A Blog by the Editor of The Middle East Journal

Putting Middle Eastern Events in Cultural and Historical Context

Thursday, December 11, 2014

The Birth of ANZAC: "Birdy" Birdwood is Ordered to Egypt, December 1914

So many World War I in the Middle East anniversaries are clustered in December and January that I'm going to have to do some of them a day early or late; this marks the centennial of something that happened on December 12, but I don't want to clump too many WWI posts together, and I need to deal tomorrow with an event that happened 100 years ago from the coming weekend.

William Riddell Birdwood, later General Sir William Birdwood, later still Field Marshal the 1st Baron Birdwood of Anzac and of Totnes, with a string of letters after his name, may be little known in this hemisphere, but for most of the past century, Lord Birdwood has been well-remembered Down Under by a shorter name; Birdy. There is a whole subcategory of folklore devoted to "Birdy" and his rapport with the men under his command, much of it centered around his moving among the men without his rank insignia, and echoing Shakespeare's Henry V before Agincourt in being mistaken for a common soldier.

Birdwood at dugout, Anzac Cove, Gallipoli
It may be mythology, but the men he commanded have earned  mythical status all their own. For Birdwood would combine a number of Australian and New Zealand Imperial Forces into a combined corps, the Australia and New Zealand Army Corps. Birdwood was the first commander of the legendary ANZACs. Although he had already been informed in November 1914 (at which time he was Secretary of the Indian Army Department) that this would be his assignment, he received his promotion to temporary Lieutenant General rank and his formal order sto Egypt on December 12, 1914. He arrived in Egypt on December 21.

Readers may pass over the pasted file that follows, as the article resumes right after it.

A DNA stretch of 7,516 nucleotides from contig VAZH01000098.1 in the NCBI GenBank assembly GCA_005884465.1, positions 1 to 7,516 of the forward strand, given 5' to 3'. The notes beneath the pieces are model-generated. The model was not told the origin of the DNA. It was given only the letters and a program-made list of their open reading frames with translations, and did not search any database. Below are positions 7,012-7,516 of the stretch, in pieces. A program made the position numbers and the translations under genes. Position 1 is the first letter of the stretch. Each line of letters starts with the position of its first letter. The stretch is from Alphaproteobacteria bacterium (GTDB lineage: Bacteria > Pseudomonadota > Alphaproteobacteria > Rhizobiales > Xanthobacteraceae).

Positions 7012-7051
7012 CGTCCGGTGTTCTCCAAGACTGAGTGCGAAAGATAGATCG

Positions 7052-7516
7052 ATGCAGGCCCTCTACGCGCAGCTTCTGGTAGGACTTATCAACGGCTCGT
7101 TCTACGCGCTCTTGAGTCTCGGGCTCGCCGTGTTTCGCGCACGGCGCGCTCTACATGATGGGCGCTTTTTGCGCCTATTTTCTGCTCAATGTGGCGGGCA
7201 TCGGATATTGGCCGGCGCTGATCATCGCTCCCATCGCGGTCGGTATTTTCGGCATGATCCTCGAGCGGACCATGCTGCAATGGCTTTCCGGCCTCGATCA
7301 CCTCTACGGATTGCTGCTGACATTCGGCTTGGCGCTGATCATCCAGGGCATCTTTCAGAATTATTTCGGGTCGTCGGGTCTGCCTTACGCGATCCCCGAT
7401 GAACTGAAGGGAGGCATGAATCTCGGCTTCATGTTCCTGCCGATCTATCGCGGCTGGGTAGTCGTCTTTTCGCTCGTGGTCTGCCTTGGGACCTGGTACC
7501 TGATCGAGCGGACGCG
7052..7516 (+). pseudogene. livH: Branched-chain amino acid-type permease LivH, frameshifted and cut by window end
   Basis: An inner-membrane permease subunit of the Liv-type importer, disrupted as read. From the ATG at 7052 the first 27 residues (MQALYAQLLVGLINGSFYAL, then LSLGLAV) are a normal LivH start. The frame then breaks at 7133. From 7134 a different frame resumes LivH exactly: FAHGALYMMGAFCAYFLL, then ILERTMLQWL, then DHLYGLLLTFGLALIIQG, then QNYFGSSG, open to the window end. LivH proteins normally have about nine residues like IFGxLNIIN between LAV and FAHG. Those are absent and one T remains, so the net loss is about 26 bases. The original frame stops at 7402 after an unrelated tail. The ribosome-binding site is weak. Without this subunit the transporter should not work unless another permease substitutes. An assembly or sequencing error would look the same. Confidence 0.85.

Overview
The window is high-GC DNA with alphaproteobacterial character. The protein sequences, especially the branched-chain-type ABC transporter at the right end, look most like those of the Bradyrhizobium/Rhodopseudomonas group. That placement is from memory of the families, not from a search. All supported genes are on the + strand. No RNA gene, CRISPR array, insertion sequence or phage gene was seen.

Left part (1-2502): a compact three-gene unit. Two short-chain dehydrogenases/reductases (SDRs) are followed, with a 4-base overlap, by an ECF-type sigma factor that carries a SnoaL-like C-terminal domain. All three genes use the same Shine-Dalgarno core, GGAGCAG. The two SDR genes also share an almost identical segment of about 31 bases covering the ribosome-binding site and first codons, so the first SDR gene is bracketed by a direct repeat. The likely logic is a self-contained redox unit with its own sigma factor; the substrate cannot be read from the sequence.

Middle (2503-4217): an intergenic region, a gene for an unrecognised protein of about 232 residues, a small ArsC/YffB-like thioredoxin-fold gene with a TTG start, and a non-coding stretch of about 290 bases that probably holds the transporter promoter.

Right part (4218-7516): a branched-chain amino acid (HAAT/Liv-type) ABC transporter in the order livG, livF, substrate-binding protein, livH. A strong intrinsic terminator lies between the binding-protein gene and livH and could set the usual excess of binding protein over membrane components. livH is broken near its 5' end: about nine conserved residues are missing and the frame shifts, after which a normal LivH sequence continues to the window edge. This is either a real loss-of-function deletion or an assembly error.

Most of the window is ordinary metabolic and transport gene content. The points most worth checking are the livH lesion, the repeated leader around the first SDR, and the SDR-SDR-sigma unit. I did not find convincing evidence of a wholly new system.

Once the Ottoman Empire entered the war, the Imperial troops originally scheduled for the European front had been redirected to the Middle Eastern war. The Australian, New Zealand, and Indian troops were already being trained in Egypt, the British having felt it was better to train them there than in a British winter on the Salisbury plain. Now they were repurposed for the defense of Egypt, and would become famous for their sacrifices at Gallipoli and their daring during the Palestine campaign.

Birdwood was not himself from Australia or New Zealand. He was born in India, son of a British member of the Indian civil service and later judge. Both his parents were also Indian-born. Birdwood attended Sandhurst and served in the British Army in India, and in the Second Boer War. He became attached to the staff of Lord Kitchener, and when Kitchener was sent to India, he followed, soon becoming Kitchener's Military Secretary, and thereafter rose through the Indian military.

Kitchener of course served in Egypt thereafter, until being named to the War Office in the summer of 1914. When the defense of Egypt became an issue, he turned to Birdwood to forge a corps from the "Imperial" (colonial) forces.

In a bush hat on a visit to Australia
As the ANZACs' fame and reputation grew, Australians and New Zealanders would form their own national identities separate from Great Britain, in part at least due to the nightmare of Gallipoli, in which they were the sacrificial lambs slaughtered through the incompetence of the British (or as they are known Down Under, "Pommy bastards") generals. But the resentment of British generals did not extend to "Birdy"; he was one of their own in a way, a colonial born in India of Indian-born parents. And he was loyal to them. The photo at right shows Birdwood on a later visit to Australia, wearing the typical Aussie bush hat or slouch hat.

Of the British generals in the Middle East campaigns in the Great War, probably only Allenby surpasses Birdwood, though in the southern hemisphere, "Birdy" may have the advantage. Allenby won more battles, but Birdwood became a legend among his men even in the defeat at Gallipoli.

No comments: